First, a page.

List of dams and reservoirs in Singapore

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The following is a list of reservoirs in Singapore. There are 17 reservoirs in Singapore.[1]


Name Surface area
Storage capacity (m3) Period of construction Construction order Image Remarks
Bedok Reservoir 88 ha 12,800,000 1981[2]-1986[3] 14[4] Bedok Reservoir, panorama, Oct 06.jpg
Jurong Lake 70 ha 11[4] Northern to middle part of Jurong Lake, Singapore.jpg In addition to a number of artificial islands such as the Chinese and Japanese Gardens, Jurong Lake is planned to be a future recreational hub for the western side of the island.
Kranji Reservoir 450 ha[5] 15,850,000[5] 1971-1975[2] 5[4] Kranji Reservoir.JPG
Lower Peirce Reservoir (former Peirce Reservoir) 6 ha 2,800,000[6] 1900-1912[2] 2[4] LowerPeirceReservoir-200803.jpg Connects to Upper Thomson Road by a waterside trail.
Lower Seletar Reservoir 360 ha 9,400,000 1941-1969[2] 13[4] Lower Seletar Reservoir - Clearing Up (281040109).jpg
MacRitchie Reservoir (former Thomson Road Reservoir) 4,200,000[6] 1890-1894[2] 1[4] MacRitchie Reservoir.jpg
Marina Reservoir 240 ha[7] 2005-2008[8] 15[4] MarinaBarrage-Singapore-20081129.jpg
Murai Reservoir* 1977-1981[2] 7[4]
Pandan Reservoir 1971-1974[9] 6[4] Sunset view of Pandan Reservoir from Teban Gardens, Singapore.jpg
Poyan Reservoir* 1977-1981[2] 8[4]
Pulau Tekong Reservoir* 1977-1979[9] 12[4]
Punggol Reservoir 16[4] Opening ceremony held on 3 July 2011. Together with Serangoon Reservoir will increase catchment area by 5,500ha.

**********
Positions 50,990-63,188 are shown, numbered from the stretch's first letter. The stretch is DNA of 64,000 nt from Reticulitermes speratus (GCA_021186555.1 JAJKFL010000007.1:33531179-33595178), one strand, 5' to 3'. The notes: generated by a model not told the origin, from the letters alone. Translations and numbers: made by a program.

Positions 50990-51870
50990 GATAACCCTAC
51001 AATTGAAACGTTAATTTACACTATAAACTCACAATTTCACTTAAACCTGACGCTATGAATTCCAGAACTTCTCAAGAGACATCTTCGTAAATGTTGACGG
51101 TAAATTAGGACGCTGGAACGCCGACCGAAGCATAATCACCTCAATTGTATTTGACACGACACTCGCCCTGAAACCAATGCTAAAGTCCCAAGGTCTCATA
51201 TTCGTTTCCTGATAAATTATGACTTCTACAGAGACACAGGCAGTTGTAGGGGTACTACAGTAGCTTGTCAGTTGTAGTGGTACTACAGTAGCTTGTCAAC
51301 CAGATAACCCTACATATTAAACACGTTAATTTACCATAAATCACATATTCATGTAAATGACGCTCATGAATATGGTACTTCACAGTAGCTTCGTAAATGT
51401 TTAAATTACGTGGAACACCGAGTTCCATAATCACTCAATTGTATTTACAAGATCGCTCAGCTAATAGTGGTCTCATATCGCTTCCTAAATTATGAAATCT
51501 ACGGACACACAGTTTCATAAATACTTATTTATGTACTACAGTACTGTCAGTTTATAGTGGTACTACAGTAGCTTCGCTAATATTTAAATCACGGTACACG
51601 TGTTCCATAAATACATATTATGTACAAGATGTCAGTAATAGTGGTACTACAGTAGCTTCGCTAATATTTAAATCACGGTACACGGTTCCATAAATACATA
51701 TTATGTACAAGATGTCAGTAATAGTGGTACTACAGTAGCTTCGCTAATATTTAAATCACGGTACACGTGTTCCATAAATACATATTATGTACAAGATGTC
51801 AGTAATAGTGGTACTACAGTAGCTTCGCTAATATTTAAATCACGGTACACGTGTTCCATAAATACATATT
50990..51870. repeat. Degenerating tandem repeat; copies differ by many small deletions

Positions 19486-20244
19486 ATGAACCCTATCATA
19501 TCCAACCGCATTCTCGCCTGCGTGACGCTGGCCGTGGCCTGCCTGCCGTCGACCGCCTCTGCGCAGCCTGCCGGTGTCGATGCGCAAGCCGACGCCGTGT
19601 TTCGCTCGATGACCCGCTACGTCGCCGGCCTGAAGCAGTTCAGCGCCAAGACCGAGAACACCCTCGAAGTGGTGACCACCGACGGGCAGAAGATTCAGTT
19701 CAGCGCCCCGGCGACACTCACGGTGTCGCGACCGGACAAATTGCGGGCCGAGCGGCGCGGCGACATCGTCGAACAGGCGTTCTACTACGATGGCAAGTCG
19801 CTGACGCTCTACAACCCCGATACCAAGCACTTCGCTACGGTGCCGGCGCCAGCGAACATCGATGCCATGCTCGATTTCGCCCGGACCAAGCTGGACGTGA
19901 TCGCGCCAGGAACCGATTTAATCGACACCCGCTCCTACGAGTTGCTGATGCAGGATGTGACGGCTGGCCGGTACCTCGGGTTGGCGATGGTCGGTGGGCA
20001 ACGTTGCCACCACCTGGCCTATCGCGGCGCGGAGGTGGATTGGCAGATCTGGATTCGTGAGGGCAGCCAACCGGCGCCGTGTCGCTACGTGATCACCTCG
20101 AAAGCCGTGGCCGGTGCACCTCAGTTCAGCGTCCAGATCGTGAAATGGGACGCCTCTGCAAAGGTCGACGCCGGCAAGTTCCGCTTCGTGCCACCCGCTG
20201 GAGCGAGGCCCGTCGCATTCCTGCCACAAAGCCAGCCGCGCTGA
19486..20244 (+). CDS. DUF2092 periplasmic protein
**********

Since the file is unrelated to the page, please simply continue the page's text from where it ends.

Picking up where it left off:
Sarimbun Reservoir* 1977-1981[2] 9[4]
Serangoon Reservoir 17[4] Opening ceremony held on 3 July 2011. Together with Punggol Reservoir will increase catchment area by 5,500ha.
Tengeh Reservoir 1977-1981[2] 10[4]
Upper Peirce Reservoir 304 ha 27,800,000[6] 4[4] UpperPeirceReservoir-20050226.jpg
Upper Seletar Reservoir (former Seletar Reservoir) 3[4] Upper Seletar Reservoir 5, Oct 05.JPG

*located in SAF restricted zones

Reservoirs that are currently at service[edit]


  1. ^ "Local Catchment Water". PUB, Singapore's national water agency. 2 Aug 2012. Archived from the original on 2012-07-25. Retrieved 10 Sep 2012. 
  2. ^ a b c d e f g h i Chia, Lin Sien; Khan, Habibullah; Chou, L. M. (1988). The Coastal Environmental Profile of Singapore. The WorldFish Center. p. 37. ISBN 9711022486. 
  3. ^ Sandhu, Kernial Singh; Wheatley, Paul (1989). Management of Success: The Moulding of Modern Singapore. Institute of Southeast Asian Studies. p. 778. ISBN 9813035420. 
  4. ^ a b c d e f g h i j k l m n o p q Douglas Amrine, ed. (2011). Singapore at Random. Didier Millet. p. 17. ISBN 9814260371. 
  5. ^ a b Appan, Adhityan; Wang, Hong (2000). "Sorption Isotherms and Kinetics of Sediment Phosphorus in a Tropical Reservoir" (PDF). Journal of Environmental Engineering. 126 (11): 993–998. doi:10.1061/(ASCE)0733-9372(2000)126:11(993). 
  6. ^ a b c Chong, Terence (2010). Management of Success: Singapore Revisited. Institute of Southeast Asian Studies. p. 422. ISBN 9814279854. 
  7. ^ "Dealing with Water Scarcity in Singapore: Institutions, Strategies, and Enforcement". The World Bank. 2006. Retrieved Sep 14, 2012. 
  8. ^ Kristiana, R.; Antenucci, J. P.; Imberger, J. (2011). "Sustainability assessment of the impact of the Marina Bay development on Singapore: Application of the index of sustainable functionality". International Journal of Environment and Sustainable Development. 10: 1. doi:10.1504/IJESD.2011.037688. 
  9. ^ a b Ng, Peter K. L.; Tan, Hugh T. W. (2011). Singapore Biodiversity: An Encyclopedia of the Natural Environment and Sustainable Development. Didier Millet. p. 60. ISBN 9814260088.